American Composer

American Composer

Patricio da Silva (1973) is an American composer noted for his eclectic and personal musical style. His diverse musical work includes compositions for instrumental, electronic, and algorithmic music. He has composed for the traditional concert hall, opera, theater, film, and multimedia.

Music Festivals

His instrumental classical music has been performed at major European and American concert halls and classical music festivals, including in the USA, the Tanglewood Music Festival, Ravinia Music Festival, Aspen Music Festival, Ojai Music Festival, and in Germany, the Schleswig-Holstein Musik Festival. Since 2010, his Guitar Concerto has been featured multiple times with the syndicated radio show "Classical Guitar Alive" with Tony Morris, totaling over a thousand broadcasts by over three hundred classical music radio stations from the USA and Canada, Europe to The Philippines.

Awards and Honors

Patricio da Silva's awards include the International Barto Prize for piano music, the Music for Tomorrow Prize, the composer in residence with the Berkeley Symphony Orchestra for two consecutive seasons, and orchestral music selected by the American Composers Forum for new American orchestral music repertoire. Commissions and support include, among others, Merryl Lynch, the Ojai Music Festival, the American Harp Society, Gould Foundation, Betty Freeman Foundation, Otto Eckstein Foundation, Ford Schumann Foundation, and Norton Stevens Foundation.

Music Education

As a young man, Patricio da Silva had two parallel music worlds. From age 7, he learned classical piano and was introduced to Iberian, German, French, Italian, and Russian repertoires. In addition, from age 10 through his early teens, he also played the flute in a community band. While the conservatory provided structured knowledge, the exposure to making music in a community band, side by side with local farm workers and glass artisans, gave da Silva a privileged, first-hand understanding of the social functions of music, with a repertoire ranging from classics' highlights to Sousa Marches, from passodobles (also, pasodoble) for the traditional Portuguese Bullfights to Processional and Religious Music.

Members of Banda Filarmónica da Maiorga
Patrício da Silva (flute, lower-right)

His music studies first started in his hometown in Alcobaca, Portugal, at the age of 7. He first enrolled at a conservatory at the age of 13 in Figueira da Foz studying piano with Beatriz Cardozo, a former pupil of Vianna da Motta, one of Franz Liszt's last disciples, and a virtuoso of international reputation, composer, conductor, and pedagogue.

Meanwhile, with his fellow band members, he went on to perform as a member of this community band all over Portugal. Many of the gigs included the typical religious processions of catholic cultures, parades, and concerts in outdoor venues, traditional concert halls, and bullfight arenas on the national TV station RTP. The young da Silva also took part in the Band's first international tour to Monaco and the south of France and took part in the 1st Centenary celebratory season.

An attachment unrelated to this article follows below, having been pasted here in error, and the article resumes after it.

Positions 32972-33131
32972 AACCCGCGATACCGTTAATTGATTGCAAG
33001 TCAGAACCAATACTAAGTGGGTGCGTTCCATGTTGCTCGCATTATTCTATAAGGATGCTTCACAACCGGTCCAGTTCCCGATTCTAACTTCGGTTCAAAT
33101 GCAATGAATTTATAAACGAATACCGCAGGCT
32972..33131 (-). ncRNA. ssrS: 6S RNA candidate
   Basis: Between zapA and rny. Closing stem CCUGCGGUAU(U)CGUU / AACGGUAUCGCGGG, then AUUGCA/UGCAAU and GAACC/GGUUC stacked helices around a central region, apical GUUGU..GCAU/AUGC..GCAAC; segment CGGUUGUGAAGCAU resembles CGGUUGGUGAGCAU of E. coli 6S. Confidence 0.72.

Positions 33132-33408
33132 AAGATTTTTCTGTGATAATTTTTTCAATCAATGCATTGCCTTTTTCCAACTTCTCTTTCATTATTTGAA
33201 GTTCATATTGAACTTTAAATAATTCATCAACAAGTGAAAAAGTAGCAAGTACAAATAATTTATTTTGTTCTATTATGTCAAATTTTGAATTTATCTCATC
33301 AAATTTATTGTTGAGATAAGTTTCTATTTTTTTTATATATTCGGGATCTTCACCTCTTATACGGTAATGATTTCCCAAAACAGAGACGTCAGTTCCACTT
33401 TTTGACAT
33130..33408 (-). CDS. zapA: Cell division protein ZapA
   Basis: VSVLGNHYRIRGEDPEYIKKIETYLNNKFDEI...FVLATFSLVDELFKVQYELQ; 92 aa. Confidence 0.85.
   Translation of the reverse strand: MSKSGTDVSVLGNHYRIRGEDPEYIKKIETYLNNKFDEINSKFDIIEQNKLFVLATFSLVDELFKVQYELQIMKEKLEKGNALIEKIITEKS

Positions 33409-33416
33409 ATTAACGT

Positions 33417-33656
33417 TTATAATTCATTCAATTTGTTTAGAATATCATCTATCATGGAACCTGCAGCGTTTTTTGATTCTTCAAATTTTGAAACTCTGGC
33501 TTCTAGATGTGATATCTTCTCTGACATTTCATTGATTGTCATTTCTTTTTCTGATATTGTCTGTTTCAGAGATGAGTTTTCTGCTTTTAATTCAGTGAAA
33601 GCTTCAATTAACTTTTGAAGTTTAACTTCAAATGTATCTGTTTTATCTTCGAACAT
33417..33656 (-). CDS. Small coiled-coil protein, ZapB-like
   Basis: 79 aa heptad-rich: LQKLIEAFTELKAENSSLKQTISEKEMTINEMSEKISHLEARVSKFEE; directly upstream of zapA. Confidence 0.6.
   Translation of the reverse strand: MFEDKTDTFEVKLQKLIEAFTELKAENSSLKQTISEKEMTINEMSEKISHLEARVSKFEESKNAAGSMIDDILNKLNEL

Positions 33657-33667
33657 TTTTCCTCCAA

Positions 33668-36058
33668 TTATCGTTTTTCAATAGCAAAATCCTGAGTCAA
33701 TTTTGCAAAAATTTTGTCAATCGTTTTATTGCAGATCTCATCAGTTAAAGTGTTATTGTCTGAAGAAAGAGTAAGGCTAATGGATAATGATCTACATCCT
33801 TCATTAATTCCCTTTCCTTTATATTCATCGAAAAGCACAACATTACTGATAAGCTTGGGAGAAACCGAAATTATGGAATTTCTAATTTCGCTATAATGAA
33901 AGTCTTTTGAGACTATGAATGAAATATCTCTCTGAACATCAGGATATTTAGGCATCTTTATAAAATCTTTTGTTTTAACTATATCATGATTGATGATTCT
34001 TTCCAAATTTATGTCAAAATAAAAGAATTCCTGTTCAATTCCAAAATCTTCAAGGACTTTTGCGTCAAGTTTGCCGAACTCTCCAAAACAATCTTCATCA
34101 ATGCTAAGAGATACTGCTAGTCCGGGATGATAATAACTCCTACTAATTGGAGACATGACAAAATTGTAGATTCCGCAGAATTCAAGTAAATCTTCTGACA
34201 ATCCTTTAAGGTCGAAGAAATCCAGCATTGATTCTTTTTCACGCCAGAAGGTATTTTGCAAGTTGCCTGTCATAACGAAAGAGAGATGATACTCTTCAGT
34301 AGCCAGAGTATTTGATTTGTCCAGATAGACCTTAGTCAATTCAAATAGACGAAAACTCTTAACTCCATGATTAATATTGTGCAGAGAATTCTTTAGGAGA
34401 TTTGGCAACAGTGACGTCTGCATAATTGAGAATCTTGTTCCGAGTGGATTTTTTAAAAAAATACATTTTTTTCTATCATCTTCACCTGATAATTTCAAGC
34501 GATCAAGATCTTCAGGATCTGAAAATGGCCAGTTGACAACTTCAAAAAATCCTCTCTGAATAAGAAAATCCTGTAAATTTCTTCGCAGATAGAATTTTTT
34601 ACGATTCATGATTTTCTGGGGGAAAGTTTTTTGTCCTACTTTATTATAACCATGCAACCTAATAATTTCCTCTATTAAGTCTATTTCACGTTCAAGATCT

Back at the conservatory, a piano audition at the end of his first year attracts the attention of Gilberta Paiva, a notable Portuguese music pedagogue. Two years later, at age 15, Patricio da Silva becomes her full-time student and assistant for the next three years, until college age.

With Gilberta Paiva, at the age of 17, Patricio da Silva won first prize in the National Piano Competition Maria Campina, graduated from high school at the National Conservatory School of Music in Lisbon and was admitted to the Lisbon College of Music that same year in the class of Jorge Moyano at the Lisbon College of Music, ranking 2nd place in piano, and 1st place in both Music Analysis and Composition. He graduated in 1994 in piano performance, officially enrolling in composition courses with Antonio Pinho Vargas.

Piano Recital by Patrício da Silva, Santarém, 1988
Patrício da Silva, piano recital, Santarém, 1988

20 Years in America

Patricio da Silva immigrated to the USA in January of 1996. He studied composition at the California Institute of the Arts with the founding fathers of the school: Mel Powell, Morton Subotnick, and Stephen Lucky Mosko. He attended the Darmstadt Music Courses in Germany in 1998 and in 2002 the Stockhausen courses. In 2003, he was awarded a doctoral degree in composition by the University of California, studying composition with William Kraft and electronic music with Curtis Roads at UC Santa Barbara, and concurrently, algorithmic composition and music with Artificial Intelligence with David Cope at UC Santa Cruz.

In 2003, da Silva moved back to Europe to proceed with his work on algorithmic composition and music with Artificial Intelligence, first with a post-doc at IRCAM (Institut de Recherche et Coordination Acoustique/Musique), in Paris, France, and a year later, on the Devon coast in the UK, with the support of the Portuguese Science and Technology Foundation, returning to California in 2005.

He holds both Portuguese and American citizenship.